The Korg Volca Beats is a neat little drum machine which is small and portable and provides instant beat-making capabilities at a low, low price. Let’s take a look at the Volca Beats in more detail.
Analogue and Digital Combined
The nice thing about the Korg Volca Beats is that it is easy to become familiar with, even if you’re new to the world of beat-making. For such a small and compact unit, it has a lot of easily accessible control buttons and knobs.
There are buttons for kick, snare, high and low toms, open and closed hihats, and all 6 of these generate pure analogue sound from actual circuits. The following sounds, such as clap, clave, agogo and crash cymbal are all PCM, meaning they are digitally generated samples.
Programming beats on the Korg Volca Beats is super-easy. The first step is to select an instrument, such as a kick or snare drum. Once selected, a small light will indicate which instrument is active allowing you to choose ‘step’ mode. Step mode allows you to plot the instrument across a grid of 16 notes.
The default sequencer setting here is your typical 4 beats per bar played as sixteenth notes. You can alter the size of your grid by using the function and active step buttons. Inputting beats is as easy as selecting which beats of the bar you would like to trigger the sound on. Adding other instruments uses this same basic approach. It’s very easy to get a groove going.
Adjusting the tempo is done using the small tempo dial which allows you to control the speed down to 1/10th of a second. You can observe the current bpm on the Volca Beats display down to one tenth of a beat per minute.
Right next to the tempo knob we have a ‘part level’ control which is for setting the individual levels of the instruments. You can adjust aspects of selected instrument sounds too.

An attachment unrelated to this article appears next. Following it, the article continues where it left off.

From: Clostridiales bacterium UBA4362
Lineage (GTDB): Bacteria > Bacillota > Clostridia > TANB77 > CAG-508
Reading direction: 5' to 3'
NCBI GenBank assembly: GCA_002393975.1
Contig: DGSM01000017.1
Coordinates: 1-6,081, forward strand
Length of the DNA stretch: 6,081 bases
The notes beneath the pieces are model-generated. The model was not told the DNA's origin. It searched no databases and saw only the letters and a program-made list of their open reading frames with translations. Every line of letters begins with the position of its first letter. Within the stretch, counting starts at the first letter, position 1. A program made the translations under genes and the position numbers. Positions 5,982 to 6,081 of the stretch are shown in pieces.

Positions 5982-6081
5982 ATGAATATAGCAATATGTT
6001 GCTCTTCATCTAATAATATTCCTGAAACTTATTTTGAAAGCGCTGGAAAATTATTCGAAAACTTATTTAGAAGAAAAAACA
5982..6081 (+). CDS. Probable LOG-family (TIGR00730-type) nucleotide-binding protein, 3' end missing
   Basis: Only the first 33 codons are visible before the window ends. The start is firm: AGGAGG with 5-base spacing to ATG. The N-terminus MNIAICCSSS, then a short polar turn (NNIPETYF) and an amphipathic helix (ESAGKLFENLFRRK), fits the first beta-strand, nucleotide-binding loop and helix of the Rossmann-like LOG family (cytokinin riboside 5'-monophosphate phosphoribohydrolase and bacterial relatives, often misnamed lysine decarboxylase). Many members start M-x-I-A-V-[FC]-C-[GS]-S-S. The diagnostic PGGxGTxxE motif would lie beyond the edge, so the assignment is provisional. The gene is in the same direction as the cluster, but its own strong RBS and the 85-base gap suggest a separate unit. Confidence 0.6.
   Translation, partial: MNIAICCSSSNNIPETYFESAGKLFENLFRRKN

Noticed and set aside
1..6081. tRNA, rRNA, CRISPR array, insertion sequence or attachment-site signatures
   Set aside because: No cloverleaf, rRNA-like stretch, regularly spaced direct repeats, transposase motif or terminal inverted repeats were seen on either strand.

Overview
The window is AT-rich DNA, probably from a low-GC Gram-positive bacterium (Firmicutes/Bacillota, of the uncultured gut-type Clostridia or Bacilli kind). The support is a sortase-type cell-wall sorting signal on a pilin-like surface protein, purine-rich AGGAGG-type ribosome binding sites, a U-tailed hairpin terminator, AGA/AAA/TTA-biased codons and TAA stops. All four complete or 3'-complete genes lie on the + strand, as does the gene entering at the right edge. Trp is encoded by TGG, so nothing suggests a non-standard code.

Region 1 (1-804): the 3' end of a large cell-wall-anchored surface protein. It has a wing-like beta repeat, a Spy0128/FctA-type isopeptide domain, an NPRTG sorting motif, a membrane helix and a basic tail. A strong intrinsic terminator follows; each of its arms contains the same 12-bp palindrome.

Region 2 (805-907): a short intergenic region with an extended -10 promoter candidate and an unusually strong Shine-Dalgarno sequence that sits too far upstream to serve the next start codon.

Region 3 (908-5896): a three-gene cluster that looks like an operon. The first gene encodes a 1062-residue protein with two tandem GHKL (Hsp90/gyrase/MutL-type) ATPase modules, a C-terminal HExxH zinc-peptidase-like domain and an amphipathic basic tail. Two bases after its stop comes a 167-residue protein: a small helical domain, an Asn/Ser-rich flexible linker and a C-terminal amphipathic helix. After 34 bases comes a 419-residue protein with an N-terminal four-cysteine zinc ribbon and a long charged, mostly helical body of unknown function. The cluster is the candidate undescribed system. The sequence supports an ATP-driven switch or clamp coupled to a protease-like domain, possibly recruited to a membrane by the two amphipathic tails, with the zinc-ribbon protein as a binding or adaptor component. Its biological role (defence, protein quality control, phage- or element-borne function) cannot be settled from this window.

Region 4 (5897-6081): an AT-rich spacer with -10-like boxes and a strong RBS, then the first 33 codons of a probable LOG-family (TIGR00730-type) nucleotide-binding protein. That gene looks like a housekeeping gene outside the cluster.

With the kick drum you can alter the pitch, the click and the decay. Increasing the decay will make for a longer and more audible tone. Lowering the pitch and increasing the decay together creates a very sub-bass sounding kick.
The click setting is basically the attack level. This can be used to give your drum sound more definition.
With the snare, there are also 3 ways to customize your sound. There is control for pitch, decay and snap. Snap is the equivalent of determining the amount of snare strainer you want in your sound. Removing it entirely leaves a tamer sounding pitched drum. Increasing snap to the max gives your snare a high-end white noise-type of cut.
The toms also have their own combined control section with 3 knobs. You can control the pitch of the high and low tom individually as well as setting the decay for each drum.
Finally, with the hi-hats we can control the decay of the open and closed hi-hats. This is very useful, especially when it comes to setting the length of your open hi-hat note.
Also there is a control for ‘grain’ which affects both closed and open hi-hat sounds. Grain works kind of like an EQ sweep and changes the basic sound characteristics of both hi-hat sounds. This is especially useful when tweaking your hi-hats to cut through certain mixes.
When it comes to the rest of the sounds on the Korg Volca Beats, these instruments can be customized with one knob entitled ‘PCM Speed’. This control can be used with the digital sounds on board the Volca Beats. So that means control for clap, claves, agogo and crash cymbal. The control basically adjusts the pitch and speed of the samples.
Stuttering is a cool feature which Korg have introduced to the Volca Beats. Stutter works just like a delay and can be controlled in two main ways. You can set the time which determines how long the stutter delay will last. Also there is a control for depth which deals with the amount of repeats.
Between the two settings you can get everything from dotted 8th note delays to snare flams. Setting the depth and time down to near the minimum will have a flamming effect which is good for beefing up kick and snare sounds. There’s also a global stutter which you can use to apply to the entire drum pattern.
The Korg Volca Beats is a great tool for anybody who needs a simple, quick and great sounding drum machine that can be used on the go. It’s extremely compact, runs on batteries and is so conveniently portable that it could even be used in an economy seat on an airplane. It can be powered with either a 9-volt power adapter or 6 AA batteries.
It’s also suited to studio use and fans of analog drum sounds will love the Korg Volca Beats. There isn’t a huge variety in the range of sounds on board but being largely analog, they are high-quality.
It’s so easy to get a beat going which makes it an ideal accessory for musicians and composers looking to build tracks with minimal effort and maximum ease. Beginners will find it easy to use and fun to play with.
It comes with a headphone input so is ideal for creating ideas on public transport or pretty much anywhere that suits you. This really is a great little drum machine for the money.